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updated: 8/30/2012 2:03 PM

17 groups unite for anti-drug vigil in Schaumburg

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  • Stephanie Schmitz of Schaumburg assembles candles at her home in preparation for tonight's vigil at Roosevelt University.

       Stephanie Schmitz of Schaumburg assembles candles at her home in preparation for tonight's vigil at Roosevelt University.
    George LeClaire | Staff Photographer

 
 

They've each held small events around the suburbs for the past few years, but tonight, 17 suburban groups will unite for a candlelight vigil in Schaumburg to memorialize those who have died of drug overdoses and to advocate for lifesaving solutions.

The vigil, which begins at 6:30 p.m. in the front rotunda at Roosevelt University, marks the first large observance in Illinois of International Overdose Awareness Day. Hundreds of people are expected to attend, some from as far away as Peoria, and anyone who has lost a loved one to an overdose is welcome to come and bring a photo of that person.

Facilitated by the university's Illinois Consortium on Drug Policy, the vigil also will feature training sessions on the overdose prevention drug Naloxone (also known as Narcan), information about the Emergency Medical Services Access Act, which grants immunity to people for small drug possessions if they call 911 to report an overdose, as well as other memorial and advocacy presentations.

Saving Lives Courage Awards will be handed out to several suburban groups and organizations. The recipients will include Jon Humphreys and Chris Merkes, Neuqua Valley High School alumni who just one month ago launched the awareness group Open Hearts, Open Eyes on Facebook -- the night after one of their best friends, John Kacena, 20, of Naperville, died of a heroin overdose. Kacena's mother, Caroline, also will be honored.

The online group, with more than 5,100 members, is attempting to reach young people with its educational efforts.

"Usually, you see parents trying to do something. Finally, kids are saying they want to put an end of it," said Humphreys, of Naperville, noting that there have been at least eight heroin overdose deaths in his community in the past year and a half. "No one has really put a face on it. They just say it's bad, don't do it. It's not until someone passes away until you pay attention."

That's how Terri Dudar of Carpentersville feels about it, too. Dudar also will be receiving a Saving Lives Courage Award for her fundraising efforts to increase Naloxone training, following her son Jason's overdose death almost four years ago.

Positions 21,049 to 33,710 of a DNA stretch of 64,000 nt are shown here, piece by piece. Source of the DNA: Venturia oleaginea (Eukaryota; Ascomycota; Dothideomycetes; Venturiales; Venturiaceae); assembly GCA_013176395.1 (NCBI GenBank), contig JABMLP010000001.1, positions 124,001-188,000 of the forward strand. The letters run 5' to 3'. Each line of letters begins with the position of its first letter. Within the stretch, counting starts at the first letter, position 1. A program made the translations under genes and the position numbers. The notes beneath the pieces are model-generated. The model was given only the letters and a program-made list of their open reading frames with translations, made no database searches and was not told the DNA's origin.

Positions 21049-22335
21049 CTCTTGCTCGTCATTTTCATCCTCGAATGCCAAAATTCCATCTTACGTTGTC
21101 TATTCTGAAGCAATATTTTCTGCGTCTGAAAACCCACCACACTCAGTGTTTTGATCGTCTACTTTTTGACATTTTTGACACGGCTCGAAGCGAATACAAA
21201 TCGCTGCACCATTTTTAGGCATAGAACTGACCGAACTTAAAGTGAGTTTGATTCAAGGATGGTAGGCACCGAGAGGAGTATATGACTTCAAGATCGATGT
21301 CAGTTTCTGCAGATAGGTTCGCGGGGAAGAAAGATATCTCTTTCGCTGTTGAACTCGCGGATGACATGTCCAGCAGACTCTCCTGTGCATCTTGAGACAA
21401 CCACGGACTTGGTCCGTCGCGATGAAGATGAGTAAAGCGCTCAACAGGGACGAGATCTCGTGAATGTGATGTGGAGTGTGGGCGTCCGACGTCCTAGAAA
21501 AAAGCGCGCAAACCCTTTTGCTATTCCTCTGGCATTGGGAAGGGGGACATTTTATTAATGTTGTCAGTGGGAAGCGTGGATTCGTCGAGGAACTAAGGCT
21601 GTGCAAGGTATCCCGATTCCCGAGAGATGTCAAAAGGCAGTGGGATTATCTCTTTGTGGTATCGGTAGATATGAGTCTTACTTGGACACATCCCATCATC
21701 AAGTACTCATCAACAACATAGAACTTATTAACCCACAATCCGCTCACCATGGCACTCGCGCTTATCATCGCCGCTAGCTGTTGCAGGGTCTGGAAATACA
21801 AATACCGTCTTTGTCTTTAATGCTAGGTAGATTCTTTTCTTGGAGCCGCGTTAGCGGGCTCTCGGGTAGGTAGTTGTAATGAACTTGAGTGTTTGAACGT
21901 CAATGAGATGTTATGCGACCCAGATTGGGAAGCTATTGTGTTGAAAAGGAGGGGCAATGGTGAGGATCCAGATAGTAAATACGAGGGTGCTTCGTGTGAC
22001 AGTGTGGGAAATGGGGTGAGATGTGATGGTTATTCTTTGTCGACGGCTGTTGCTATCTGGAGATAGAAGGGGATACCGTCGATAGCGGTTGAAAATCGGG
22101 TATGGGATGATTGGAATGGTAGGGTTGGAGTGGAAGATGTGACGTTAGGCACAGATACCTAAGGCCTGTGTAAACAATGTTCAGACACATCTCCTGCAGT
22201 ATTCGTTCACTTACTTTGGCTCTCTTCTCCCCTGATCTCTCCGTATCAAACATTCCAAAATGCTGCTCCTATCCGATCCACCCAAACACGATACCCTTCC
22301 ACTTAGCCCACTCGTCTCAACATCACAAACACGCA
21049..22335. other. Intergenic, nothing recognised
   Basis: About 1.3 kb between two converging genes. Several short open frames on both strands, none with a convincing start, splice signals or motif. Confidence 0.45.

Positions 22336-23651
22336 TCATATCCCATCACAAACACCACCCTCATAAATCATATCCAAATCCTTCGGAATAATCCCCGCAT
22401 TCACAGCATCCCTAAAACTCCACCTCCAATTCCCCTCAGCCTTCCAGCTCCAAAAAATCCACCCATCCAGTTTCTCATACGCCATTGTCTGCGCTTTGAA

"Unless it knocks on your door, you really don't pay attention," Dudar said. "It's something people need to be educated about ... and not just close their eyes and hope it doesn't show up at their doorstep."

Dudar's been working in the Fox Valley area to spread the word on how the drug can sneak into, and destroy, lives.

"I don't know if we can reach people, but I have to try. As a mother who lost a child, I just don't want his death to be in vain," she said. "Each of our wishes (among groups at the vigil) is to save one life. And if we can do that, every bit of our effort was worth it."

Other recipients of the Saving Lives Courage Award include Buffalo Grove native Chelsea Laliberte, whose raised awareness efforts through her Live4Lali organization in memory of her brother, Alex; and Karen Hanneman, of Naperville, who lobbied for the passage of the Emergency Medical Services Act after losing her 21-year-old son, Justin, to an overdose. She spreads the message with the motto, "Don't Run. Call 911. You can save a life."

As the deadly heroin epidemic continues its hold on the suburbs, many small groups have formed in the past few years in an effort to take action on a local level. They're everywhere -- from the Hearts of Hope in Geneva, to Nicholas' Gift of Hope in Lincolnshire and the GRASP groups in McHenry County, Hoffman Estates and Joliet. Each group has a slightly different focus, but all share a common goal to raise awareness.

"The people involved in this want to do something to change it. But to change things, we need to be unified. Or else we're just doing little things here and little things there," said Kathie Kane-Willis, director of the Illinois Consortium on Drug Policy. "We need to strategize on this issue, and figure out where can we make a difference and where we can't make a difference?"

Besides tonight's candlelight vigil, a few other events are planned in the next 24 hours around the suburbs for International Overdose Awareness Day, including:

• An informational rally from 4 to 6:30 p.m. at the four-way stop at Maple and Washington streets in Carpentersville.

• Handing out ribbons and information at 7 a.m. Friday at Dundee-Crown High School in Carpentersville, as students arrive for schoo.

• A tattoo/piercing fundraiser Sept. 9 at Exploited Tattoo in Fox Lake for local training and distribution of Naxolone.

Earlier this week, former NBA player Chris Herren spoke with students and faculty at Benedictine University in Lisle about his addiction to pain killers and heroin. Earlier this month, Gov. Patrick Quinn declared Friday as National Overdose Awareness Day in Illinois.

"Illinois has more events going on than any other state in the country," added consortium director Kathie Kane-Willis.

The most important thing about tonight's vigil, group members say, is that it's unifying them and strengthening their voices.

Kane-Willis said the work will continue after Thursday, and they hope to harness the power and make a difference.

"There are so many groups starting to interlink and interweave in interesting ways," she said. "We're going to continue to move the process forward."

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